Granted, this doesn’t mean I don’t fail or have to go over the same spiritual truths again and again. Journaling isn’t a short cut to sinless perfection. But I do know this for certain: Journaling advances God’s purposes in my life more than not journaling does, which is why it’s been a consistent part of my life for the past several years. Honestly, now I can’t imagine life without it!
If you’ve never kept a spiritual journal before, I’d venture you can relate the frustration of reading your Bible yet sensing something is missing, something that causes the words on the page to stick to your heart. If you feel this way, I can’t encourage you enough to start journaling. Here are a few things I’ve learned in my own journaling journey that will help you in setting out on yours.
Let the Lord lead. Don’t feel the pressure to invent or create something profound on your own. Allow the Bible to lead the way. Look at what God has already said in His Word—it will be more profound and powerful than anything you can come with anyway—and simply respond to that. Your words will be profound only as they reflect God’s Word.
Proceed at the proper pace. Decide on a pace that works best for you. Personally, I try to journal on one paragraph of God’s Word at a time. A single verse often does not give me the context and a chapter is way too much for me to absorb in a single sitting. Everyone is a bit different, but base your journaling on one main point or truth, which is usually contained in each paragraph of Scripture.
Consistency is key. We naturally gravitate towards one of two extremes: We either do something too often or too little, and that can happen in something as healthy as spiritual journaling. For this reason, I make “consistency over time” the baseline for my journaling. Consistency is somewhat open to interpretation, but for me I define it as doing something more often than not doing something. Mathematically, that equates to doing something four times a week—four days on and three days off. This leaves me with a reasonable buffer for life to happen while remaining consistent.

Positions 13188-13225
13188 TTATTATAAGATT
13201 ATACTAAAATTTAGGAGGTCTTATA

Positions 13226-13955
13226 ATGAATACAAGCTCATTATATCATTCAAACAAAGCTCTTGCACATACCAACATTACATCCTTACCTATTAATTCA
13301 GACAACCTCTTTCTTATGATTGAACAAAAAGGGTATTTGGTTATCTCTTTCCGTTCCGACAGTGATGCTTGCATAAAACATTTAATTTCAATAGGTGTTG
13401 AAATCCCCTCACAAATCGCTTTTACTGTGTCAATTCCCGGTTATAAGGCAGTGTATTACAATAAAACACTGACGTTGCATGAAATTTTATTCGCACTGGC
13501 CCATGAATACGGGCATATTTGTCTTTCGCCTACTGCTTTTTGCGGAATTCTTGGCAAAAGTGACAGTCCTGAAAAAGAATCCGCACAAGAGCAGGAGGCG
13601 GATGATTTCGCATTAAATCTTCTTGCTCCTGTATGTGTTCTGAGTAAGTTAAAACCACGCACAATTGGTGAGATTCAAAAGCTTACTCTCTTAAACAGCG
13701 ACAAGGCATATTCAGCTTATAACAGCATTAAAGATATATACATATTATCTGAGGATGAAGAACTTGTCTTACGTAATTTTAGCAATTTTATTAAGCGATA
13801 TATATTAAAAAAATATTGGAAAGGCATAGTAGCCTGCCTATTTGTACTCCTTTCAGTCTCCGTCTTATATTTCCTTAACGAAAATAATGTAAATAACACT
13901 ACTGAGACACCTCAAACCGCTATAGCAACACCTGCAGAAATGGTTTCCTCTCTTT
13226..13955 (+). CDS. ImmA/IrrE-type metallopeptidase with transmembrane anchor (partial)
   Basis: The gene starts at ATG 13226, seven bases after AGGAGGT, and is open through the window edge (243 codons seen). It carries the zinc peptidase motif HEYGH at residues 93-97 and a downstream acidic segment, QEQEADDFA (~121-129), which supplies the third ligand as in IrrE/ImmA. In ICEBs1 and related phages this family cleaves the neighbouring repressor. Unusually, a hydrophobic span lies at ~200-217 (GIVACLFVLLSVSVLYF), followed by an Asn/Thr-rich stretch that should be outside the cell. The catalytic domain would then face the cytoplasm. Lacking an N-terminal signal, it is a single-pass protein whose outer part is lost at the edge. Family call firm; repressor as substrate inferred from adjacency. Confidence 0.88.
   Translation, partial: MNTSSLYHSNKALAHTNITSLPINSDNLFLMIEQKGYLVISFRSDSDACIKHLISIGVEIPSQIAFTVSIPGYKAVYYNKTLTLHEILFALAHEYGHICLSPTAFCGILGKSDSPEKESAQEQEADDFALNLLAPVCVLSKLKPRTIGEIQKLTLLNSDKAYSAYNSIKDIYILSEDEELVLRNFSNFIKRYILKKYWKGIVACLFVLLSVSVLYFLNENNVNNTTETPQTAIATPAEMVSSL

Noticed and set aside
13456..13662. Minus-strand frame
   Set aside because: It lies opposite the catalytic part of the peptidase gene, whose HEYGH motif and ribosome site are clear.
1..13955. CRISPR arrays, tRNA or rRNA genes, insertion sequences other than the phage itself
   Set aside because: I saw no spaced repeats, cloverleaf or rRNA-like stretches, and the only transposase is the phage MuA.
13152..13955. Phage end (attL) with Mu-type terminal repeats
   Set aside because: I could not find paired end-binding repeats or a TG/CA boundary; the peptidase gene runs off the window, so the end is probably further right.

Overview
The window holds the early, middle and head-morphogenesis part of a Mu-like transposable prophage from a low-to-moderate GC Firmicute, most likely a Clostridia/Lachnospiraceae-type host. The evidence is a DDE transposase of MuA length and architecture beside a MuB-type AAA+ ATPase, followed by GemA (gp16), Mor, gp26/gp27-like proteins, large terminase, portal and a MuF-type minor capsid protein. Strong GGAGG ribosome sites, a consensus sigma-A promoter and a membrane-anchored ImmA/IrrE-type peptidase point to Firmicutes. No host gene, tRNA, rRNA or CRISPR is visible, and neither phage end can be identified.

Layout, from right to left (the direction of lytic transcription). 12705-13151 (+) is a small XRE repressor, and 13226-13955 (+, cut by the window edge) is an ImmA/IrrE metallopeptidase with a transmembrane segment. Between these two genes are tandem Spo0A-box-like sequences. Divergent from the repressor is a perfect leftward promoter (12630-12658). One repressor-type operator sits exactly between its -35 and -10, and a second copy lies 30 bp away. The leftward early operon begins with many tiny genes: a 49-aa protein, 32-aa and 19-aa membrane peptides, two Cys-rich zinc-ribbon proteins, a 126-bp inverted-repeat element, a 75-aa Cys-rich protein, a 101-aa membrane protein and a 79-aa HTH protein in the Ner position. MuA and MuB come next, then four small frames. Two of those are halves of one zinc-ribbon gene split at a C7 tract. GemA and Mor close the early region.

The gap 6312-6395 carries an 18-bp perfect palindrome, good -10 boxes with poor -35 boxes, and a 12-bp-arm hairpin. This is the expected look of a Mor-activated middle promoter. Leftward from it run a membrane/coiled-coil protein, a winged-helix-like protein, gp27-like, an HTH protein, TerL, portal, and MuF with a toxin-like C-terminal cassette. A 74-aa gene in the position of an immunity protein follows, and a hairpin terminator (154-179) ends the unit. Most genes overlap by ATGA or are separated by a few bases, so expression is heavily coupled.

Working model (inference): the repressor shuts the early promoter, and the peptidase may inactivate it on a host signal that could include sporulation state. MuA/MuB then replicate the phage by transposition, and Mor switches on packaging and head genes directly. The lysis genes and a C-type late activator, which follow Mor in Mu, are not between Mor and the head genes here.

Share what you’re shown. Once you’ve recorded your thoughts and impressions from God’s Word, have an outlet to share it to some extent. It can be a simple sentence or summary of the Scripture you’ve read, or a seemingly unrelated connection you draw from it. The only rule is that it’s something you sensed God’s Spirit showing you. If you share it with others, it will both bless them and be reinforced in your own life. Find a way to share what you’ve been shown.
Lastly, I’m including a link to a video clip detailing a method that I personally use that may also work for you.
The psalms are a testimony to the value of keeping a spiritual journal, and we can benefit from the same practice as we put pen to paper.
Pastor Dan Hickling serves our online community, also known as the Calvary Chapel Online Campus. He and his wife Becky have been married for 22 years and have two children, Lauren and Danny. Both Dan and Becky have been part of the CCFL church family for 22 years and have served in full time ministry for 20 of those years.